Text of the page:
Scientists Say January is the Worst Month for Genea-Injuries

hand in front of blue sky, injured finger, concept insurance

World famous genealogist-ologist Dr. Pat Smith has come out with a new warning for family history researchers for 2017: Watch your fingers.

Dr. Smith, whose previous work includes the discovery of the genea-skankery virus, the origins of piles of genea-crap, and the depths of Ancestry’s genea-suckitude, has now completed a new study on how family historians are most likely to experience season-ending injuries. Spoiler alert: It’s your index finger.

“Now that spit-gathering season is over, the real danger is here,” says Dr. Smith. “Many genealogist spent the holiday season collecting vials of saliva and chasing after relatives with swabs. Now that the spit is in, they’re clicking refresh on all of those DNA websites, waiting for results. Even those who haven’t tested anyone for years are watching their cousin match lists, hoping the holiday sales brought in new cousins. This can lead to serious issues for your mouse-clicking finger, which can seize up and leave you weirdly pointing at everyone. Friends and relatives can be alarmed by all of the pointing, especially after you just chased them with a swab. This leads to you becoming The Weird One in the family, and being the subject of future family stories. You’re probably already The Weird One, since you hang out in cemeteries and have a stack of death certificates on your dining room table…but still.”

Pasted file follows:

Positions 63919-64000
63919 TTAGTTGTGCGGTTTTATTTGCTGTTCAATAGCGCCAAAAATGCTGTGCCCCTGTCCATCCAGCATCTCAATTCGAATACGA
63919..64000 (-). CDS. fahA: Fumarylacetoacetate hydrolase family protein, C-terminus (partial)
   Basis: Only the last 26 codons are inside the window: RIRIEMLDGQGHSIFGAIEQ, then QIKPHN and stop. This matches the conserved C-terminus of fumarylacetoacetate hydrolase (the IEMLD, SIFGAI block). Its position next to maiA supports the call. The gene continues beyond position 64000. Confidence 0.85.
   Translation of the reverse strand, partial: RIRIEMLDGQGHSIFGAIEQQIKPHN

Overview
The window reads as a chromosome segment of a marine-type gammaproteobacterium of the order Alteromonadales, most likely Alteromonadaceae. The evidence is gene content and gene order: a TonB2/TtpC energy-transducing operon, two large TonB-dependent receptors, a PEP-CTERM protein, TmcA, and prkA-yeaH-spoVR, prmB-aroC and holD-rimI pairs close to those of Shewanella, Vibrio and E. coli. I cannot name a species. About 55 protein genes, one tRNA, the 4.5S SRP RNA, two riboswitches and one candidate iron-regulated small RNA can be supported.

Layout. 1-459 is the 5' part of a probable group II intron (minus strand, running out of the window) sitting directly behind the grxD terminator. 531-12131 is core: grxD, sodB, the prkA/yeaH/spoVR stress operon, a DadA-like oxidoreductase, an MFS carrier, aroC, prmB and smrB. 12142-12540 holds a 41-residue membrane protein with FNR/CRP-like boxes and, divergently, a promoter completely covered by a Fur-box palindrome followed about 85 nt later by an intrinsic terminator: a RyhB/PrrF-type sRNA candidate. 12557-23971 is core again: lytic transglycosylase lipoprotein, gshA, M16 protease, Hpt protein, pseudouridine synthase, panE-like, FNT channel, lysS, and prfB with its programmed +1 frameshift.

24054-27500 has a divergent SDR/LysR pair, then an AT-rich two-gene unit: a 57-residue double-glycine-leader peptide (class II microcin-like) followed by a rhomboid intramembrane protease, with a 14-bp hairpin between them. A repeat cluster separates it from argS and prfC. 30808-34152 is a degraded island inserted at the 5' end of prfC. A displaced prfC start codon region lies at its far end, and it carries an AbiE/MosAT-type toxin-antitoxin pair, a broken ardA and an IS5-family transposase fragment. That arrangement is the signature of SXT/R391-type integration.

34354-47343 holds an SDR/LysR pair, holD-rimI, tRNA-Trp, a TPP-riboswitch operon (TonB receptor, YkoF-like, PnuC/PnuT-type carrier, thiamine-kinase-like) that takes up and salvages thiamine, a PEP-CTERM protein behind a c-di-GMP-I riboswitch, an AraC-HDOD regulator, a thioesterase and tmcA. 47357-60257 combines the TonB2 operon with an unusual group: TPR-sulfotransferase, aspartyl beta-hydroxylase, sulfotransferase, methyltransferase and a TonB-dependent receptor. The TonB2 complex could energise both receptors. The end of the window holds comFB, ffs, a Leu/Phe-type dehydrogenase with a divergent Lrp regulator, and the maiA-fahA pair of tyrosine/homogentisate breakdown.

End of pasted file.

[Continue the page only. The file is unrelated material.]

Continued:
Fortunately, Dr. Smith says there are some ways you can keep your DNA-test-checking finger in fighting form:

  • Consider doing some finger yoga. This is an inexpensive, easy fix, and you can Instagram it and look cool to your kids/grandkids. Young people love that sort of thing.
  • Use a browser plugin to obsessively check your DNA results page for updates. A number of DNA-obsessed genealogists swear by Check4Change, which is a Firefox plugin that will play David Bowie’s Changes when the website you specify has new content. Dr. Smith is totally not making this up.
  • Read a book. Made out of paper. Turn the pages with one of your other nine fingers. Resist the temptation to try to swipe the pages like you’re on your iPad because your brain is already kind of ruined and you can no longer remember how to operate books.
  • Give your finger an alternate workout by finally digitizing that giant pile of papers you’ve collected over the years. You’ll discover stuff you forgot you had, make it all much easier to access, and protect your documents from fire/flood/whatever else is going to come at us in 2017. (Clue: There’s a really good presentation coming on this topic at the Family Tree University Virtual Conference, and you can rest your fingers while you watch this and 14 other cool video lectures.)

Dr. Smith says future projects include a study on whether mental telepathy works in willing relatives to take a DNA test.

 

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